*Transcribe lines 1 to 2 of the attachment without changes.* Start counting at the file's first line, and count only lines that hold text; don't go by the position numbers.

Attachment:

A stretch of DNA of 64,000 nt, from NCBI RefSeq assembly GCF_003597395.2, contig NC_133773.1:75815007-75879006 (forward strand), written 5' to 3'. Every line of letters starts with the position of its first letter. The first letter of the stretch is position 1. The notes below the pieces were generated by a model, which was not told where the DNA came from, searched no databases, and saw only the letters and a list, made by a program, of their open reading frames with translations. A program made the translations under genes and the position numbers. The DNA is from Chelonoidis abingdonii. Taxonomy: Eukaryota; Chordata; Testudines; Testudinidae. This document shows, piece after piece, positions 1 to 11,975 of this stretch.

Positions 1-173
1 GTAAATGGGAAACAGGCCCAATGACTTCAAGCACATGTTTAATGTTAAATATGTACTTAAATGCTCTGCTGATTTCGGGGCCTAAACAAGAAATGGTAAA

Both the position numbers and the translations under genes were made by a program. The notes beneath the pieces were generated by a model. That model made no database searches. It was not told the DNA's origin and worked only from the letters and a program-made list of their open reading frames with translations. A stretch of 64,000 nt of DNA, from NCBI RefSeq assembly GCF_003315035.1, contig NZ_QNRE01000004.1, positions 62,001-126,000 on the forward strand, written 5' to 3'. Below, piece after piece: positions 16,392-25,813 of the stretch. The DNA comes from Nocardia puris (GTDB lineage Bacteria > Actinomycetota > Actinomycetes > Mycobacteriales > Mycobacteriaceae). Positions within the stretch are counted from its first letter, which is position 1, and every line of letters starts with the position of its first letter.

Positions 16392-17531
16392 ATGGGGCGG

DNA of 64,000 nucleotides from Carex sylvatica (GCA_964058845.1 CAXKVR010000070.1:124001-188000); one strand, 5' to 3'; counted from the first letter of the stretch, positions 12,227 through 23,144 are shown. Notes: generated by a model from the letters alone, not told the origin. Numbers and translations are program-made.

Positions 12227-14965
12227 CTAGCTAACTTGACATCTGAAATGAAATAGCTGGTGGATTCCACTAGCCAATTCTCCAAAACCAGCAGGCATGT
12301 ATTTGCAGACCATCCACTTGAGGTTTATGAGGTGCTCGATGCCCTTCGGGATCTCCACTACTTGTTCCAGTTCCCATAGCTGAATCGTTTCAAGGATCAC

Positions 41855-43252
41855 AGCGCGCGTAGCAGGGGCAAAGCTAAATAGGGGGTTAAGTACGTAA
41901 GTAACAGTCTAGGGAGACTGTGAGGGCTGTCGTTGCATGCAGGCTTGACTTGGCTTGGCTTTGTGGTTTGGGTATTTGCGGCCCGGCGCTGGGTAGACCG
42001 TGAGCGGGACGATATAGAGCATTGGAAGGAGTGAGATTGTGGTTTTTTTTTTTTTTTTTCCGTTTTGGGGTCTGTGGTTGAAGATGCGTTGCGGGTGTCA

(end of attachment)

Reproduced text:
A stretch of DNA of 64,000 nt, from NCBI RefSeq assembly GCF_003597395.2, contig NC_133773.1:75815007-75879006 (forward strand), written 5' to 3'. Every line of letters starts with the position of its first letter. The first letter of the stretch is position 1. The notes below the pieces were generated by a model, which was not told where the DNA came from, searched no databases, and saw only the letters and a list, made by a program, of their open reading frames with translations. A program made the translations under genes and the position numbers. The DNA is from Chelonoidis abingdonii. Taxonomy: Eukaryota; Chordata; Testudines; Testudinidae. This document shows, piece after piece, positions 1 to 11,975 of this stretch.

Positions 1-173